The D j Vu Experience

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Taylor & Francis, Jun 1, 2004 - Psychology - 272 pages
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Most of us have been perplexed with a strange sense of familiarity when doing something for the first time. We feel that we have been here before, or done this before, but know for sure that this is impossible. In fact, according to numerous surveys, about two-thirds of us have experienced déjà vu at least once, and most of us have had multiple experiences.

This déjà vu experience has been studied since the mid-1800s and the present book summarizes the broad range of published work from philosophy, religion, neurology, sociology, memory, perception, psychopathology, and psychopharmacology.

There are a number of credible scientific interpretations of déjà vu, and these fall into four categories: (a) two cognitive functions (e.g. retrieval and familiarity) are momentarily out of normal synchrony; (b) a brief alteration occurs in the usual time course of neuronal transmission; (c) an implicit familiarity with part (or all) of the present situation goes unrecognized; and (d) a 'double perception' occurs where an unattended initial perception (glance) is followed immediately by perception under full attention.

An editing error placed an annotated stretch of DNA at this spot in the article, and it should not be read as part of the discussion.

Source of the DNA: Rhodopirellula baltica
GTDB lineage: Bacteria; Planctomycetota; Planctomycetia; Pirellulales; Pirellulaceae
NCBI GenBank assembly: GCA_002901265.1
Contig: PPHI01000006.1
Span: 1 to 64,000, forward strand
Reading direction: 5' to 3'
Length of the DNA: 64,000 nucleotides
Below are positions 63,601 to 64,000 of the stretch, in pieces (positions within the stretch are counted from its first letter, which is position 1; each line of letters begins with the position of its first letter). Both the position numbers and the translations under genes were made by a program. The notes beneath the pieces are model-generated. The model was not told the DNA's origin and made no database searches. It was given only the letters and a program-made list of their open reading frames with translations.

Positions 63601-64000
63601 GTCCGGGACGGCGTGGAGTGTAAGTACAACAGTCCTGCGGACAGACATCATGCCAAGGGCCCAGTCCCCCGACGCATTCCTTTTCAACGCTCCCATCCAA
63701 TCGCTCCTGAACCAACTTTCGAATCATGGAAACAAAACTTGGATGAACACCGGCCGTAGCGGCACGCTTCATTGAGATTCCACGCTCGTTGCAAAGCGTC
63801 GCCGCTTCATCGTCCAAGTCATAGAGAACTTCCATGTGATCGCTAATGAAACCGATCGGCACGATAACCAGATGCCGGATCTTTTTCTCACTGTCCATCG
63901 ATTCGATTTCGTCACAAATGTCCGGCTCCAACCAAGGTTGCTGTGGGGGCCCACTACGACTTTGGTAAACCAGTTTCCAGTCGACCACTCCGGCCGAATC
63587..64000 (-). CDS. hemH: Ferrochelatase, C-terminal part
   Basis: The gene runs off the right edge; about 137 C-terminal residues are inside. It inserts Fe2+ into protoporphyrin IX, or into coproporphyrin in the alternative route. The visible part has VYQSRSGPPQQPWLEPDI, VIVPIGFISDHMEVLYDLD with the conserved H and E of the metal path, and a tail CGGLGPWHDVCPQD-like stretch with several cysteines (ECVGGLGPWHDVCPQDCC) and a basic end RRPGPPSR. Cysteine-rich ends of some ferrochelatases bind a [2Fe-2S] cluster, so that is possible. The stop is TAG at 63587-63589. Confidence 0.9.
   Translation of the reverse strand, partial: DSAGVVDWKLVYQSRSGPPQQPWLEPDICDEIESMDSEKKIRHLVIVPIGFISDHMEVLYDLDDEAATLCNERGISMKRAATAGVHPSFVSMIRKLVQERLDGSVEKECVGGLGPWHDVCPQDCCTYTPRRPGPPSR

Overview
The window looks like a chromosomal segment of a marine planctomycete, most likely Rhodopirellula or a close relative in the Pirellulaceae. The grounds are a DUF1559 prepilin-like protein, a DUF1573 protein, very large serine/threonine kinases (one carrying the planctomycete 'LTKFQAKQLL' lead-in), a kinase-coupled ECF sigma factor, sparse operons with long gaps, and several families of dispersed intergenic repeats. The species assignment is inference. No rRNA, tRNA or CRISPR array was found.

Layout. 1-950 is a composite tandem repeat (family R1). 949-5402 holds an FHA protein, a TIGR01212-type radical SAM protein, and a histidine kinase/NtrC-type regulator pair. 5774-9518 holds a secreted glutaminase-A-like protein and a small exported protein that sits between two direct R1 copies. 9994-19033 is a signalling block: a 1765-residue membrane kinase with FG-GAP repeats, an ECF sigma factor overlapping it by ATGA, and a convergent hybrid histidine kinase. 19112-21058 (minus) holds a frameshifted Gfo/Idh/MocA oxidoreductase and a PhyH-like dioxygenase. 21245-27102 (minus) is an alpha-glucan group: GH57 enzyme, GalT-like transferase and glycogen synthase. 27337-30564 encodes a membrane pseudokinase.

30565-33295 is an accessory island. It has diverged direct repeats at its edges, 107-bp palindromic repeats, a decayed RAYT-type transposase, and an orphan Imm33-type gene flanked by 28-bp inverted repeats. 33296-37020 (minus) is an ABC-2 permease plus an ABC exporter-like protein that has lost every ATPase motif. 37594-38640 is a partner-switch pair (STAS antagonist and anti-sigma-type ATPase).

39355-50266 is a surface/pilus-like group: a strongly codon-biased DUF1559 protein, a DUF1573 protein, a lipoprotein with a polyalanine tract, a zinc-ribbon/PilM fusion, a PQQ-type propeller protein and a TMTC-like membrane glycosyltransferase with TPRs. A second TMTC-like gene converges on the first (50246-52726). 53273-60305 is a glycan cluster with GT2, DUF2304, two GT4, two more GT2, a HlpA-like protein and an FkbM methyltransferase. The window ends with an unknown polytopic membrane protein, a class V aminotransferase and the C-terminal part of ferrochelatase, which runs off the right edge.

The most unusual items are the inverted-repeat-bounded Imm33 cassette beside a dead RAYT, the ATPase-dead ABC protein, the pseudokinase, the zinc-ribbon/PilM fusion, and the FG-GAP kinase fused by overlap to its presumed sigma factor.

The Déjà Vu Experience covers the recent scientific discoveries and theorizing in perception, cognition, and neurophysiology, which have the potential to help clarify the cause of the déjà vu experience. In addition to summarizing the major historical and contemporary theoretical approaches to the déjà vu experience, the volume should also stimulate additional research on this curious cognitive glitch.

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